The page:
A brand identifies the maker of a product and allows consumers to assign responsibility for its performance to that maker or distributor.
Consumers may evaluate the identical product differently depending on how it is branded. They learn about brands through past experiences with the product and its marketing, finding out which brands satisfy their needs and which do not. As consumers’ lives become more rushed and complicated, a brand’s ability to simplify decision making and reduce risk becomes invaluable.
Brands can also take on personal meaning to consumers and become an important part of their identity. For some consumers, brands can even take on human-like characteristics.
Brands also perform valuable functions for firms. First, they simplify product handling by helping organize inventory and accounting records. In addition, a brand allows the firm legal protection for unique product features.
The brand name can be protected through registered trademarks, manufacturing processes can be protected through patents, and packaging can be protected through copyrights and proprietary designs. These intellectual property rights ensure that the firm can safely invest in the brand and reap the benefits.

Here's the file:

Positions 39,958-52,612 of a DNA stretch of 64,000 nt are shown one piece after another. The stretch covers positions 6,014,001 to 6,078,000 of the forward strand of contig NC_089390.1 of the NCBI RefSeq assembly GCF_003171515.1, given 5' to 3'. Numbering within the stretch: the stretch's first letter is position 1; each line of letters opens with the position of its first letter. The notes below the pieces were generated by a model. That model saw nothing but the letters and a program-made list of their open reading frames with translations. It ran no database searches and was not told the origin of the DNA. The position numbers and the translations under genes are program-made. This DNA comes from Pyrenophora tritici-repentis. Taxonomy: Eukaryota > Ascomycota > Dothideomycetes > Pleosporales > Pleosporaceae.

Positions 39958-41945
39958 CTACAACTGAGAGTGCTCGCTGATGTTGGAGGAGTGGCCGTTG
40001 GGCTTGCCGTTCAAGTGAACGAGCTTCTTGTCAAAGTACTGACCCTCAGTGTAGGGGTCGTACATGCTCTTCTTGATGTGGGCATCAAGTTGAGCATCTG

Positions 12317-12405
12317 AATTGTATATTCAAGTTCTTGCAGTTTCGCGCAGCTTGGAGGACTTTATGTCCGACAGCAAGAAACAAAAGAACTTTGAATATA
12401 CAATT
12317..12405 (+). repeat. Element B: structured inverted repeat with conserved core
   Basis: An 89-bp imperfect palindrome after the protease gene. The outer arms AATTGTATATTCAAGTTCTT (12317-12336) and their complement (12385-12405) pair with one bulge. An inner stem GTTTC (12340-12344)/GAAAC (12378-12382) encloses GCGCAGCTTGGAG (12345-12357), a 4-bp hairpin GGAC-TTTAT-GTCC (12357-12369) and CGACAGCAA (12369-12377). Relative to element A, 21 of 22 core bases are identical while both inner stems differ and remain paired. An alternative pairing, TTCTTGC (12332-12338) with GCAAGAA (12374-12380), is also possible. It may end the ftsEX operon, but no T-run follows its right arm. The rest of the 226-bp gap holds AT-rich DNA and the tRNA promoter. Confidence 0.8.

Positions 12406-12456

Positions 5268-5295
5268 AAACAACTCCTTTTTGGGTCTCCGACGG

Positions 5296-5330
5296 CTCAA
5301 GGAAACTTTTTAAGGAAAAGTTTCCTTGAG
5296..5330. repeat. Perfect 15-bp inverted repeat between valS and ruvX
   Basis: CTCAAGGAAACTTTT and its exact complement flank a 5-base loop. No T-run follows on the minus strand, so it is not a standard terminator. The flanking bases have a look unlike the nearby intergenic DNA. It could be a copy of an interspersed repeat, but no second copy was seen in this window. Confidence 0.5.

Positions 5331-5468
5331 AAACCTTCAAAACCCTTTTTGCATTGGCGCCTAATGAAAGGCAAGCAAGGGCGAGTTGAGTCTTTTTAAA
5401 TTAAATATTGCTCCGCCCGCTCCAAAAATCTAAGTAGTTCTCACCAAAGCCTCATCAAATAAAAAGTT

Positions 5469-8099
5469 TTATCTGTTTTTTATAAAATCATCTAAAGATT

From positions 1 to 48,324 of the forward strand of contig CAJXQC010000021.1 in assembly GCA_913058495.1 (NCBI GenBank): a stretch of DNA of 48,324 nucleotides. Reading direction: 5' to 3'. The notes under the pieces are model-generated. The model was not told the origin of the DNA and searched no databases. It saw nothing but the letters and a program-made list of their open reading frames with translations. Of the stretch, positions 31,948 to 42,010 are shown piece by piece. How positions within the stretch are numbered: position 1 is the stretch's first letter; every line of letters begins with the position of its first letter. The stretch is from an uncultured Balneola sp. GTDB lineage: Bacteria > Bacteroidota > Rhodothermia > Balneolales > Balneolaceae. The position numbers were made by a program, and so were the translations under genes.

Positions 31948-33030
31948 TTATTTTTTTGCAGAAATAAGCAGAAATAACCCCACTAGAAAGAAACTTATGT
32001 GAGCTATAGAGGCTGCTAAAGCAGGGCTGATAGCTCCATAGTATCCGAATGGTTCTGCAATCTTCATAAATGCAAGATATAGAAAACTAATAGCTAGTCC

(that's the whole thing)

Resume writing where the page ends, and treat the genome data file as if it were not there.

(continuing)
In fact, brands represent enormously valuable pieces of legal property that can influence consumer behavior, be bought and sold, and yield sustained future revenues.
Brand loyalty provides predictability and security of demand for the firm, and it creates barriers to entry that make it difficult for other firms to enter the market.
Loyalty also can translate into customer willingness to pay a higher price—often even 20 percent to 25 percent more than competing brands.
Although competitors may duplicate manufacturing processes and product designs, they cannot easily match lasting impressions left in the minds of customers by years of favorable product experiences and marketing activity. Thus, branding can be a powerful means to secure a competitive advantage